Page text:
Lemon balm is a member of the mint plant family. It was one of the first things I planted back in 1981 when I first moved onto this piece of property. It takes a lot to kill it off once it's established but continually mowing it off will do it. My first husband didn't like where I planted it so he mowed over it every week. "Ex" is for many reasons. But I digress... I have a nice new patch planted this year. It will eventually be the centerpiece of an herb garden.
Lemon balm is also a medicinal herb. For my purposes, I steeped leaves in avocado oil to make a skin ointment for this winter. Basically, I made my own knock-off of Burt's Bees cuticle conditioner.
To do this I dried lemon balm leaves and stuffed as many as possible into a four-ounce Ball jar and covered them with oil. I let it steep for four weeks. Then I strained the oil and discarded the leaves, getting about half a cup of essential oil. Because this is a topical product, I added a bit of purchased lemon oil until I had the fragrance I wanted, and then added one-eighth cup of pure beeswax. Then I set a bowl inside a bowl using hot water to passively melt the beeswax. While this was working, I cleaned out the little mason jar.
When the wax was completely melted, I used a coffee stir stick to stir the mix and carefully poured it back into the jar, sealed it, and let it cool. The result is something that immediately made the dry skin on my hands feel softer. I think the oil is absorbed and the beeswax stays on top to seal it in. It puts a little bit of gloss on natural nails, too. It smells both lemony and "green." I can't wait to use it on my elbows and heels.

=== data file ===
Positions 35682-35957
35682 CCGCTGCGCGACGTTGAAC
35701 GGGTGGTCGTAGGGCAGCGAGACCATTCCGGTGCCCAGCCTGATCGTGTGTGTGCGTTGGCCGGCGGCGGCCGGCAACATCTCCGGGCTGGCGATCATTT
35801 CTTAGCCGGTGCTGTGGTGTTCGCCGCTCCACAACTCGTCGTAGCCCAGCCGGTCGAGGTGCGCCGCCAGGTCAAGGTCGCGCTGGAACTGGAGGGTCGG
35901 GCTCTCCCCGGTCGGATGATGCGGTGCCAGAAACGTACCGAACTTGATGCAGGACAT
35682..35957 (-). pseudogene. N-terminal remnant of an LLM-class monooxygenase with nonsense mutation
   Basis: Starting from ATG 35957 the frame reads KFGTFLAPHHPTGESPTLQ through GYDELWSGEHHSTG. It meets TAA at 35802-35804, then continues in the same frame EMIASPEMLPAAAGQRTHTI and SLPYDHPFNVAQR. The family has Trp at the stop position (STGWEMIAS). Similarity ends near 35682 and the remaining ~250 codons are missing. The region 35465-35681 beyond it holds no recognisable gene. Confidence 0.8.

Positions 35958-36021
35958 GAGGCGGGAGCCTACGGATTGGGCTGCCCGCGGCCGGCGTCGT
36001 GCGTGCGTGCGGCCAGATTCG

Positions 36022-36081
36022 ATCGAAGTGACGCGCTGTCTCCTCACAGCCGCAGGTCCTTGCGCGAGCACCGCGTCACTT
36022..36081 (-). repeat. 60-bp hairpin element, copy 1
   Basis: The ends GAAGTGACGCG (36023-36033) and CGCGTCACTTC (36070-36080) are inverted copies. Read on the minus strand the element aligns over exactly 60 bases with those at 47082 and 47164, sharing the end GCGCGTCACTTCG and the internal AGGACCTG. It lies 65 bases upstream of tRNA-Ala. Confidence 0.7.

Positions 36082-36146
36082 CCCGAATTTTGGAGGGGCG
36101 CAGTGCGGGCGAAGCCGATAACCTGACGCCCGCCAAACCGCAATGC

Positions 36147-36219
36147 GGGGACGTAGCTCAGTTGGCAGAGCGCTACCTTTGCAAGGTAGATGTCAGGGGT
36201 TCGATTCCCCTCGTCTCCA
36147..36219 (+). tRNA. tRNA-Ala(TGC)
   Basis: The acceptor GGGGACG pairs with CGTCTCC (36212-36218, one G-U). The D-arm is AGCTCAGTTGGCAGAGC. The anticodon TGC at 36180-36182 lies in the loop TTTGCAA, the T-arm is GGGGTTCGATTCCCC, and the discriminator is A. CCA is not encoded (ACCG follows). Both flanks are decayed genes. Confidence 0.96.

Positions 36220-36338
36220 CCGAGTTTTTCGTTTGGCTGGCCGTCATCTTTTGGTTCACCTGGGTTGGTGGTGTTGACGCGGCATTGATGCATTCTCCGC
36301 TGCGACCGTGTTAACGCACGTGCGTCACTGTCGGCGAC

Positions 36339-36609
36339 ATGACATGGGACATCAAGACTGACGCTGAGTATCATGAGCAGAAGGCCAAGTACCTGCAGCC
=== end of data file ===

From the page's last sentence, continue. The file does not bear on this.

A darker, amber jar might be a better choice to store the product in, but I didn't have any. Nor did I have a tin available. But since I'll store this in a drawer, away from sunlight, my light blue Ball jar should be fine.
Most recipes for an herbal ointment like this call for olive oil, but I didn't want that scent alongside the lemon. I don't know why grape seed oil won't work with this, either. Any mild oil without much of a scent should work, but you should test it out to make sure you don't have a reaction to it. Same for any herb leaves you use - test them first. The less beeswax you add, the softer the end product, but I wanted a firmer end product, similar to the cuticle conditioner I've used for many years.
So that's my latest experiment here at the manor. Next up, I'm doing a similar project with calendula. Stay tuned.
The Lady of Holly Tree Manor (The Hideaway)